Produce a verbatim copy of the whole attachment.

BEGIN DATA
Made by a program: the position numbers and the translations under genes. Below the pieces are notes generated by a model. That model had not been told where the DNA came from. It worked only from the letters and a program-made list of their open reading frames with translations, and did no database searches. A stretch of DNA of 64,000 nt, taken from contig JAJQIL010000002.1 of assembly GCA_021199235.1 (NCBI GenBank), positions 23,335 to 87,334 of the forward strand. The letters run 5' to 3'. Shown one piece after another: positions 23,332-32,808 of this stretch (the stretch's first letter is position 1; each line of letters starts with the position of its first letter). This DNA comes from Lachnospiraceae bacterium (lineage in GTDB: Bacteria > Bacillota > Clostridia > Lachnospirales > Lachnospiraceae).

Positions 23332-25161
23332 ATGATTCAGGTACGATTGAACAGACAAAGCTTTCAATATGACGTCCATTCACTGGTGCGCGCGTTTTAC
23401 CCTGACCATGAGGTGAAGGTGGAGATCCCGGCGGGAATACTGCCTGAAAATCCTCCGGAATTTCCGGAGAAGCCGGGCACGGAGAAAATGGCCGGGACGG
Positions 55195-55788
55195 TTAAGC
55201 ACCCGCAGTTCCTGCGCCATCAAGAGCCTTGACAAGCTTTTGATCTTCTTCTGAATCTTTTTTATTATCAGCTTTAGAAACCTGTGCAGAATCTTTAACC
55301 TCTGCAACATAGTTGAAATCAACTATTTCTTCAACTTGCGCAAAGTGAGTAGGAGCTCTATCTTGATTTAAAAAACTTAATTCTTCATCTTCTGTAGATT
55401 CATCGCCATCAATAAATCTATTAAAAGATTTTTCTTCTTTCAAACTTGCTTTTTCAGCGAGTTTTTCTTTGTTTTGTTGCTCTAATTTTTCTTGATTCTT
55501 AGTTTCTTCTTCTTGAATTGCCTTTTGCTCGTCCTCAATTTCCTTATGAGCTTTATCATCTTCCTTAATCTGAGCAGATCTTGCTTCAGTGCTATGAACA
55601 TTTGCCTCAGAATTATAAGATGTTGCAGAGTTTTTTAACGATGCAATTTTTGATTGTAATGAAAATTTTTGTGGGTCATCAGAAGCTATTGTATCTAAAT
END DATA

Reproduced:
Made by a program: the position numbers and the translations under genes. Below the pieces are notes generated by a model. That model had not been told where the DNA came from. It worked only from the letters and a program-made list of their open reading frames with translations, and did no database searches. A stretch of DNA of 64,000 nt, taken from contig JAJQIL010000002.1 of assembly GCA_021199235.1 (NCBI GenBank), positions 23,335 to 87,334 of the forward strand. The letters run 5' to 3'. Shown one piece after another: positions 23,332-32,808 of this stretch (the stretch's first letter is position 1; each line of letters starts with the position of its first letter). This DNA comes from Lachnospiraceae bacterium (lineage in GTDB: Bacteria > Bacillota > Clostridia > Lachnospirales > Lachnospiraceae).

Positions 23332-25161
23332 ATGATTCAGGTACGATTGAACAGACAAAGCTTTCAATATGACGTCCATTCACTGGTGCGCGCGTTTTAC
23401 CCTGACCATGAGGTGAAGGTGGAGATCCCGGCGGGAATACTGCCTGAAAATCCTCCGGAATTTCCGGAGAAGCCGGGCACGGAGAAAATGGCCGGGACGG
Positions 55195-55788
55195 TTAAGC
55201 ACCCGCAGTTCCTGCGCCATCAAGAGCCTTGACAAGCTTTTGATCTTCTTCTGAATCTTTTTTATTATCAGCTTTAGAAACCTGTGCAGAATCTTTAACC
55301 TCTGCAACATAGTTGAAATCAACTATTTCTTCAACTTGCGCAAAGTGAGTAGGAGCTCTATCTTGATTTAAAAAACTTAATTCTTCATCTTCTGTAGATT
55401 CATCGCCATCAATAAATCTATTAAAAGATTTTTCTTCTTTCAAACTTGCTTTTTCAGCGAGTTTTTCTTTGTTTTGTTGCTCTAATTTTTCTTGATTCTT
55501 AGTTTCTTCTTCTTGAATTGCCTTTTGCTCGTCCTCAATTTCCTTATGAGCTTTATCATCTTCCTTAATCTGAGCAGATCTTGCTTCAGTGCTATGAACA
55601 TTTGCCTCAGAATTATAAGATGTTGCAGAGTTTTTTAACGATGCAATTTTTGATTGTAATGAAAATTTTTGTGGGTCATCAGAAGCTATTGTATCTAAAT